Some time in the near future at an International Tennis Hall of Fame induction ceremony in Newport, RI, Jim Courier steps up to the microphone to speak.
Those who started watching tennis after the turn of the century might only know me as Jim Courier, tennis analyst and TV color commentator. Maybe you know me as Jim Courier, the long-haired would-be musician, or as the player on senior tour events.
You probably wouldn’t recognize me as I was seen in the early ‘90s. Back then, I was Jim Courier, the Next Big Forehand. I won three out of five majors from the spring of 1991 to the spring on 1992. Brad Gilbert was calling me Terminator II, saying that I was Ivan Lendl’s successor.
Nike was filming ads with me doing sprints with a tire tied around my waist, since I was the fittest player in the world.
Many an article in Tennis magazine has speculated about when things began to change for me. Rather than spend my time wondering why wasn’t able to stay at the top, I’m now able to look at it from the perspective that I spurred a period of great change. I caused more talented players like Pete and Andre to pay more attention to their fitness, giving them what they needed to dominate on the fast surfaces.
I spurred the development of the heavy forehand and practically-limitless stamina that would come to dominate the clay courts, and soon guys like Bruguera and Muster were the dominant forces there.
By the latter half of the decade, my serve and my net play had actually made me a more complete player, but there were all these Kafelnikovs and Enqvists, Moyas, and Kuertens running around, and I no longer had a niche to fill. I have no regrets, though. I saw my opportunities, and I made the most of them.
A few others know what I’m talking about. By 1996, Michael Chang had harder groundstrokes, a more powerful serve, and better volleys than he did when he won his 1989 Roland Garros title. But he was outmatched by the Samprases and the Beckers on hard courts, and by the Musters on clay.
Martina Hingis was fitter and probably hit harder when she returned to the tour in 2006 than in 1997, but still could not hit as hard as the Williams sisters. Last year’s inductee, Lleyton Hewitt, played some of the best tennis of his life in 2004-'05but lost in the latter rounds of five majors to Roger Federer. Before Roger found his stride, Lleyton could outlast him—but once Rog could match his consistency, there wasn’t much Lleyton could do.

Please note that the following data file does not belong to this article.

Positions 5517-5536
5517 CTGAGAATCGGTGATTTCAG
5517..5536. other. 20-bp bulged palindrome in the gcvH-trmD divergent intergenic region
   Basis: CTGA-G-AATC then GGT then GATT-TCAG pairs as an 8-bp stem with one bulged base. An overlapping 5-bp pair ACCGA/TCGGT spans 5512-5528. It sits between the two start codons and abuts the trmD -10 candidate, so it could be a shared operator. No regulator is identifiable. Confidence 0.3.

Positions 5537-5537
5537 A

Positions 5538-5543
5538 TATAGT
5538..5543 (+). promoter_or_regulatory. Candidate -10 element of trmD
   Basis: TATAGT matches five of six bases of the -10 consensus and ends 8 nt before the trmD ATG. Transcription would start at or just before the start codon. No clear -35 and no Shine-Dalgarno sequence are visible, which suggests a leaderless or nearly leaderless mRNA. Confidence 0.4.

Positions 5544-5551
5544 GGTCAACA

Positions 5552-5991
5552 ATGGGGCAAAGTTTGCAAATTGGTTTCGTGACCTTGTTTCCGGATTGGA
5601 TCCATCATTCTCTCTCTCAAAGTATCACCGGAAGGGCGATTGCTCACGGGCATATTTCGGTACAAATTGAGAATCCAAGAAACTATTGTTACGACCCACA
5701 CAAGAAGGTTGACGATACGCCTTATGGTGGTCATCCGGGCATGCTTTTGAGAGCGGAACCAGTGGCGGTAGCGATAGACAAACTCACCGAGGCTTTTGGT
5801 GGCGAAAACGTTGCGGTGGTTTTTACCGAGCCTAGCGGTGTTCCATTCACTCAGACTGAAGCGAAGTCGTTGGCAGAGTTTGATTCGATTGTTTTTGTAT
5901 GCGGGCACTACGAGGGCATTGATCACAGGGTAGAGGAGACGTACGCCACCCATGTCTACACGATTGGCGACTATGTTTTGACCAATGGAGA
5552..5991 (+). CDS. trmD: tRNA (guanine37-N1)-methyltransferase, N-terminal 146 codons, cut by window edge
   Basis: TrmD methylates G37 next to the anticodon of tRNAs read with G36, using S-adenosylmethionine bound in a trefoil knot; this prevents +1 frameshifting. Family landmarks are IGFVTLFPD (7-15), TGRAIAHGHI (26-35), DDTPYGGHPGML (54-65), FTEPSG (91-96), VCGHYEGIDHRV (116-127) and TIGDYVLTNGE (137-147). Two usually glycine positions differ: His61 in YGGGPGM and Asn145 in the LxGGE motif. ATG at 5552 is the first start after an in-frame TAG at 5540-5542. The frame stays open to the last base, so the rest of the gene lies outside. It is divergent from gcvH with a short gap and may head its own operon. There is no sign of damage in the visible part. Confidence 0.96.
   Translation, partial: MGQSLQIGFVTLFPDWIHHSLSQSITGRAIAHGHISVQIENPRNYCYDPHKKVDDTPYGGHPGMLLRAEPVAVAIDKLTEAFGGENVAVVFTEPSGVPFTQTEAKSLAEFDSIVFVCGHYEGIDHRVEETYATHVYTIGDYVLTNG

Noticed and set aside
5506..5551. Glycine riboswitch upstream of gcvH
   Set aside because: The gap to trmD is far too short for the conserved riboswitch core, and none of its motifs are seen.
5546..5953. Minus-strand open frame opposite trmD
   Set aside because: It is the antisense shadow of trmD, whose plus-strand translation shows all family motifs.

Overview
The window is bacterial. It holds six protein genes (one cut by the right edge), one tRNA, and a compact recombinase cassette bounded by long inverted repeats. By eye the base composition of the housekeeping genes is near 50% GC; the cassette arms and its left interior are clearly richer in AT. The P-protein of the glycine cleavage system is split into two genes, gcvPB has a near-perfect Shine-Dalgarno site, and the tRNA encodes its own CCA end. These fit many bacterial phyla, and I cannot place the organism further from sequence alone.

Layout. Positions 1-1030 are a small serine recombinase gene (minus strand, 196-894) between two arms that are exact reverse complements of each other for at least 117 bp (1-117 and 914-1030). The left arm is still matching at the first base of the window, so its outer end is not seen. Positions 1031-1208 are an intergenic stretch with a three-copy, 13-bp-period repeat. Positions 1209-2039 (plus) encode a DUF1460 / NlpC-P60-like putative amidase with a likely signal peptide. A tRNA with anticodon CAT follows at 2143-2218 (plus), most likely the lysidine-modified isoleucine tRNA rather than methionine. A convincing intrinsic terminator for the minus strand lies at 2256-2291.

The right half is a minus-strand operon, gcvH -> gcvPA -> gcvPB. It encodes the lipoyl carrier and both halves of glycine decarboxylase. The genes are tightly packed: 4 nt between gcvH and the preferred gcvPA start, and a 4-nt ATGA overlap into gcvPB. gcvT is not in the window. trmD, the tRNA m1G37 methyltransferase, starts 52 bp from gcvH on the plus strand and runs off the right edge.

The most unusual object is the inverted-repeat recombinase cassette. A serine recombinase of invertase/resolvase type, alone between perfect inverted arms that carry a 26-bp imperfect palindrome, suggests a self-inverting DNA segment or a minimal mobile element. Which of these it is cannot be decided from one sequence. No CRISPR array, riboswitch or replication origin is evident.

Together, Martina, Michael, Lleyton, and I make up what I call the Hall of Fame’s Good While it Lasted Wing. We all made the most of the opportunities we had, but then the game outgrows you. Today, we induct a new member into the Hall, and he fits in at this wing as well as anyone.
In fact, I probably identify more with Andy Roddick than with any other member. Between 2001-2004, Andy had one of the most massive forehands on tour. Like with me and Pete, there was never really any doubt as to whether Roger had more talent than Andy, but for a time, it looked like Andy might make a rivalry of it anyway, thanks to his serve, his love of the contest, and his excellent taste in coaches.
We all expected Roger to be good, but who knew who great he’d turn out to be? I broke through about two years before Pete came into his own, but Roger and Andy came up together. Also, whereas I was really strong on clay, a surface where Pete struggled, Roger left Andy with no surface to take refuge on. It would have been easy for Andy to throw up his arms and surrender.
But he never did. The reason for all those coaches was because Andy was always trying to get better. And he did—by 2007 he was volleying and hitting the backhand a lot sharper. It’s just that by then the expression "big forehand" became about as meaningful in men’s tennis as "corruption in Washington."
There was a new breed of athletes on top of the men’s game who could equal or exceed the pace of his groundstrokes and move even better.
But unlike me, Andy didn’t fade away. He reached three more Grand Slam finals, won about 30 titles, and—this might surprise you—by the end of 2008, he had finished in the top 10 seven years in a row. That tied him with Mats Wilander and put him one behind Boris Becker, Bjorn Borg, and John McEnroe.
Those who belittle his accomplishments and call him a "one-slam wonder" miss the point: one slam, in an era when Roger and Rafael Nadal were hoarding them away, is an enormous achievement. Besides, what other player with one major can match Andy’s achievements?
A lot of it is because of that serve—the biggest in the top 10 during that decade, the hardest ever hit, and one of the most reliable ever.
The other reason was because Andy loved the game.
We saw it from the moment he refused to quit against Michael in the second round of Roland Garros in 2001, despite severe cramps. He won that match, and put a scare into Lleyton in the next round, until injury forced him out.
We saw him shed tears that day, not so much because he didn’t win, but because it meant he couldn’t keep playing. His love for the game carried him to a major title at the U.S. Open in 2003 and helped him finish ranked No. 1 for that year.
I’m sure it hurt for him to have to leave the game when he did, but we’re glad to have him in the Hall, and we’ll be glad to have him on the seniors’ tour. I know I am—I can’t wait to test my forehand against his.
Until then, join me in welcoming Andy Roddick to the International Tennis Hall of Fame.